Unloading This 1 Expense Could Save You Thousands in Retirement

If you’re someone who’s kicked off retirement with a large amount of savings, then you may have plenty of options for your senior years. Those could include traveling, living in a larger home, and being able to cover all of the expenses you paid for while you were still working full-time.

But if you’re a retiree without a very large 401(k) or IRA balance, then you may need to be prepared to make some hard choices in the context of cutting expenses. Motley Fool research finds that as of 2022, the median retirement savings among seniors aged 64 to 74 was just $200,000. Among those 55 to 64 (a range that can also include retirees), it was $185,000. So if you’re a retiree with similar cash reserves, slashing your costs may be necessary.

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The good news is that there’s one bill you may be able to cut that could free up a world of money in retirement. But the question is whether it’ll work for your lifestyle.

Giving up a car could save you thousands

As a retiree, your car is something you may not need every day. If you’re no longer commuting and you live in a walkable area, then you may find that you don’t have to bear the expense of owning a car. And the savings there could be huge.

AAA reports that as of 2023, the average annual cost to own a new car was $12,182. On a monthly basis, that’s $1,015.

Even if you don’t own a new car, owning any vehicle is going to come with expenses that include auto insurance, maintenance, fuel, and in some cases, parking. So if you don’t need a car on a daily basis anymore, then it definitely pays to see if you can get by using a combination of public transportation, rideshares, and your feet.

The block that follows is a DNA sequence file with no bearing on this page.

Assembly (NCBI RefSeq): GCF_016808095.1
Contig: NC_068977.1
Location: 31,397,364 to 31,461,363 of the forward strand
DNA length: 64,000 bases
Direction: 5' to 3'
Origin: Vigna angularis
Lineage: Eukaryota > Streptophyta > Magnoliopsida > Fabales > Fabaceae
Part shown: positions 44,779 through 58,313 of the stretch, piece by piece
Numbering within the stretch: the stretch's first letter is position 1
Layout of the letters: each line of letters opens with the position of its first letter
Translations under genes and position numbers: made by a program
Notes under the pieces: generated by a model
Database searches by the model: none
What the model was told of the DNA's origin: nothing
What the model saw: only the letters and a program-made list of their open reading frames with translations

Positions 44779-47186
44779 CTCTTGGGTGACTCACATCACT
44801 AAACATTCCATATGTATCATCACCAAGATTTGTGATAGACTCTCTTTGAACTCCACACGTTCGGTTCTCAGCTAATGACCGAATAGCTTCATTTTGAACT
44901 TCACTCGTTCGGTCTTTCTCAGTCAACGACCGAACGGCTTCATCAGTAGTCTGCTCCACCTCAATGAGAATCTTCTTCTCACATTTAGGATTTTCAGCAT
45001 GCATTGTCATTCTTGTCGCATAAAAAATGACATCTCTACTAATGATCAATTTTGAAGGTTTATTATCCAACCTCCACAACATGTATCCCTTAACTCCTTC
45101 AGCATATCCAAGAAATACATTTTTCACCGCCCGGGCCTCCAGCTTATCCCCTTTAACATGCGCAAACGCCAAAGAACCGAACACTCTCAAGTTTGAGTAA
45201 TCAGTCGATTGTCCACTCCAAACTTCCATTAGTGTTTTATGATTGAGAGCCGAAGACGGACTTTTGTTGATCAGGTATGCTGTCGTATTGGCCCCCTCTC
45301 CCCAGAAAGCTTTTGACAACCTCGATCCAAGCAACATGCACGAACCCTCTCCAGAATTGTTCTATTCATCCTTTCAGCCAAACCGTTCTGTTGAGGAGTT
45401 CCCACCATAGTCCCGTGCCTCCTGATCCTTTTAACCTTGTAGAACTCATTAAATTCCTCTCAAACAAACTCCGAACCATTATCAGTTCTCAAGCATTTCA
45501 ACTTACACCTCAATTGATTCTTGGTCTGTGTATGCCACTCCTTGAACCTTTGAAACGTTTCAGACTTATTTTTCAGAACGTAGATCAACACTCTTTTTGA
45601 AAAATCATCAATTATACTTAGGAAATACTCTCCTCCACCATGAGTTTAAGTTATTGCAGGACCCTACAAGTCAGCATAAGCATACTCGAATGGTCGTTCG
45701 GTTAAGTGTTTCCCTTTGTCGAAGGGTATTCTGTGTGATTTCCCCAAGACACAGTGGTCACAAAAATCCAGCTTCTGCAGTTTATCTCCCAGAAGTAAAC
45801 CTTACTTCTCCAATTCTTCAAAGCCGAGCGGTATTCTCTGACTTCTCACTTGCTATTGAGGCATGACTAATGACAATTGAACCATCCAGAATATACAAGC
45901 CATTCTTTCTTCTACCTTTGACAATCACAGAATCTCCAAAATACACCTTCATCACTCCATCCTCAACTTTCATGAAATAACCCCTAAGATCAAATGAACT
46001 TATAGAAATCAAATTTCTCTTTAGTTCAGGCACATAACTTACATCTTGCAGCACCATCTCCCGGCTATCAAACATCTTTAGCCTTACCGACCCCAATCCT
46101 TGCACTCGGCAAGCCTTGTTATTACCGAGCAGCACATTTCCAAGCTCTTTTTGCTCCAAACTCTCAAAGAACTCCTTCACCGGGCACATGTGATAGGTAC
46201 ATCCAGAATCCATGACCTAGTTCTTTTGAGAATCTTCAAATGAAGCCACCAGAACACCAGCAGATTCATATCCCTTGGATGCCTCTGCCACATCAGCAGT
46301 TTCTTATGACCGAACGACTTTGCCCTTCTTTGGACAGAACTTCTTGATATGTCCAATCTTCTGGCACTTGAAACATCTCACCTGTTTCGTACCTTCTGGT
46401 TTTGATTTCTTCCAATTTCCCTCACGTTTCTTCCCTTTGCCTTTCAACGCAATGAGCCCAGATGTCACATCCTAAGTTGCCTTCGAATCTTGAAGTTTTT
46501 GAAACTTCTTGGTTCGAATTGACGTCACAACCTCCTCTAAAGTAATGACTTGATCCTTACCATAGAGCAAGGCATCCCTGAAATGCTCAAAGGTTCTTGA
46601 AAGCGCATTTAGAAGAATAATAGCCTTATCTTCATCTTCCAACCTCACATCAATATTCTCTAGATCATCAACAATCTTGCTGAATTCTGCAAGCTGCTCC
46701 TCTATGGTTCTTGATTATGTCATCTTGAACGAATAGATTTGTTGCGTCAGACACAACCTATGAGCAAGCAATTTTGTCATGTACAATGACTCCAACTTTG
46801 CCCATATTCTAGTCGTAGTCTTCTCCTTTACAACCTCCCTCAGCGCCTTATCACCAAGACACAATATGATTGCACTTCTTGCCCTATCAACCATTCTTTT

In fact, let’s say you own your car and don’t have a loan payment to make on it, but it still costs you $300 a month between maintenance and insurance (keeping in mind that rates can rise for older drivers). It may be that you can access a lot of the places you need to go by bus or foot during the month. Even if you spring for a rideshare once a week (say, for a larger supermarket haul), you might still only end up spending $150 a month. So that’s $150 in savings.

See if you can live vehicle-free

If you live in a very rural area, then giving up a car completely in retirement may not be feasible. But it does pay to consider that option if your home is centrally located enough that you can get places using public transportation or via a good old-fashioned walk.

In fact, you may find that being vehicle-free inspires you to walk more frequently, which could be a good thing for your health. So it’s a move to consider regardless of the potential savings. But if you’re worried that money might get tight in retirement, then it pays to see what dumping your car could do for you.

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